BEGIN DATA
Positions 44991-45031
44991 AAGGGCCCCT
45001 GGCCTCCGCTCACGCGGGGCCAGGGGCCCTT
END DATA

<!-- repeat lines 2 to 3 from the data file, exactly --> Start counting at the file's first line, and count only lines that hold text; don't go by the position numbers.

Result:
44991 AAGGGCCCCT
45001 GGCCTCCGCTCACGCGGGGCCAGGGGCCCTT